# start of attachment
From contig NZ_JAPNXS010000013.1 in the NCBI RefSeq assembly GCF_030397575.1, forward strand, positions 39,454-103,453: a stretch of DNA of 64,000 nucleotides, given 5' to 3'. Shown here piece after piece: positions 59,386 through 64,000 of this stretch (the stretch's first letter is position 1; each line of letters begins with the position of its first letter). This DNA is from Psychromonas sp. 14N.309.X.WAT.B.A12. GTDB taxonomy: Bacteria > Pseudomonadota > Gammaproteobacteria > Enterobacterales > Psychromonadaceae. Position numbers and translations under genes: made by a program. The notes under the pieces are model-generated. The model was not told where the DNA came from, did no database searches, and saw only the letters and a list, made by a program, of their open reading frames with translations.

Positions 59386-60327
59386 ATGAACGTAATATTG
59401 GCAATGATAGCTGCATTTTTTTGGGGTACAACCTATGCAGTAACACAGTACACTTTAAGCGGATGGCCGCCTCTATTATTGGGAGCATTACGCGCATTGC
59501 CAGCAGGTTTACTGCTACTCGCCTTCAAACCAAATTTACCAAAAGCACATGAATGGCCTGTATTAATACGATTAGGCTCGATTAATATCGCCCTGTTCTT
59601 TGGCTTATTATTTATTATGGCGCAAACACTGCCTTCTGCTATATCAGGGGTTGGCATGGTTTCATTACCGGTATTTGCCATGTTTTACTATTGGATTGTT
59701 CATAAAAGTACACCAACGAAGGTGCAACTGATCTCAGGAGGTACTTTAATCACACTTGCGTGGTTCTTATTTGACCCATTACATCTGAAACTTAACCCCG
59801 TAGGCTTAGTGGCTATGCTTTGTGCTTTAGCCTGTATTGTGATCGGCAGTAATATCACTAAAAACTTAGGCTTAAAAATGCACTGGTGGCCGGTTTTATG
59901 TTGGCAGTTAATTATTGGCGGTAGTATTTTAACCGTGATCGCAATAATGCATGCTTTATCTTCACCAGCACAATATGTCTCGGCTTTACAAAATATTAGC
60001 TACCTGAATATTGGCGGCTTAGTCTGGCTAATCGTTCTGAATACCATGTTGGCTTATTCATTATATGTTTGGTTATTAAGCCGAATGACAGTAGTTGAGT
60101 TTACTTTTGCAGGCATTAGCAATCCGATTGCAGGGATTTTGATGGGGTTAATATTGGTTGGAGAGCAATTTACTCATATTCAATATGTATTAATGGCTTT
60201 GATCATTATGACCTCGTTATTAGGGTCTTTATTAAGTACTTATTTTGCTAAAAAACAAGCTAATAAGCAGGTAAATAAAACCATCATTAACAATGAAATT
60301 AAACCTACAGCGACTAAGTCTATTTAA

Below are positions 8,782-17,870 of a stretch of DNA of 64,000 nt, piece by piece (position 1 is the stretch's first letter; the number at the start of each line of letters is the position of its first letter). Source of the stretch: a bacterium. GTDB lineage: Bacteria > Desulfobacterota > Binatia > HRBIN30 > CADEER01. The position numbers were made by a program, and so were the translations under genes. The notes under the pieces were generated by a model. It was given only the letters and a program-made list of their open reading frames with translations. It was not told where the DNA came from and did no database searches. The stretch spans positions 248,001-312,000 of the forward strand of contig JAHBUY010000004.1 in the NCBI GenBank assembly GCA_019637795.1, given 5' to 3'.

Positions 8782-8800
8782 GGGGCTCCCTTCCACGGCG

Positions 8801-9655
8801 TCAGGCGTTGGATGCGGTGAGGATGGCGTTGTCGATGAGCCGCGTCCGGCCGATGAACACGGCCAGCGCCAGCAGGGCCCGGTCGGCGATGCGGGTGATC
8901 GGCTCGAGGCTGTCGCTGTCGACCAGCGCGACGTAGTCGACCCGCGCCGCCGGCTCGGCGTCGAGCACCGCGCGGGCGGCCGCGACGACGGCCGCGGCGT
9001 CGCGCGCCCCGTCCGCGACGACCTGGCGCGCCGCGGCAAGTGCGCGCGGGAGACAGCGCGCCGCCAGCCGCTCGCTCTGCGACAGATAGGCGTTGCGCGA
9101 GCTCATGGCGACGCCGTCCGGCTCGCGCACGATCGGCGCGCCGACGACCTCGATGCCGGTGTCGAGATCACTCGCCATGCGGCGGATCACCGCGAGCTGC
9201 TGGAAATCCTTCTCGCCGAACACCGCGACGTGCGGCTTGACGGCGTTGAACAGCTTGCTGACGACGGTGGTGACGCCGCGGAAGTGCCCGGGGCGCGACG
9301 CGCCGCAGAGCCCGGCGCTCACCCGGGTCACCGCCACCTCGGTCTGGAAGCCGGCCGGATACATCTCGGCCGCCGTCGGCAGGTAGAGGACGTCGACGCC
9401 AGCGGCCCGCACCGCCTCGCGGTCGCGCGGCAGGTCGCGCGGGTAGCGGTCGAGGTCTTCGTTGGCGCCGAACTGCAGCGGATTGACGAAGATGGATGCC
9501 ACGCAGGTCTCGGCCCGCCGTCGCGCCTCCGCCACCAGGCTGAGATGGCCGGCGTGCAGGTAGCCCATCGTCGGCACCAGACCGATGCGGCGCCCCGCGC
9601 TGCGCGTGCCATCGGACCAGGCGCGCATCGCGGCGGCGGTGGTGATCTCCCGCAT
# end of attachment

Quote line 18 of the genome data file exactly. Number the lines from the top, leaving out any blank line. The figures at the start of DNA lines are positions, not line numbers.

8801 TCAGGCGTTGGATGCGGTGAGGATGGCGTTGTCGATGAGCCGCGTCCGGCCGATGAACACGGCCAGCGCCAGCAGGGCCCGGTCGGCGATGCGGGTGATC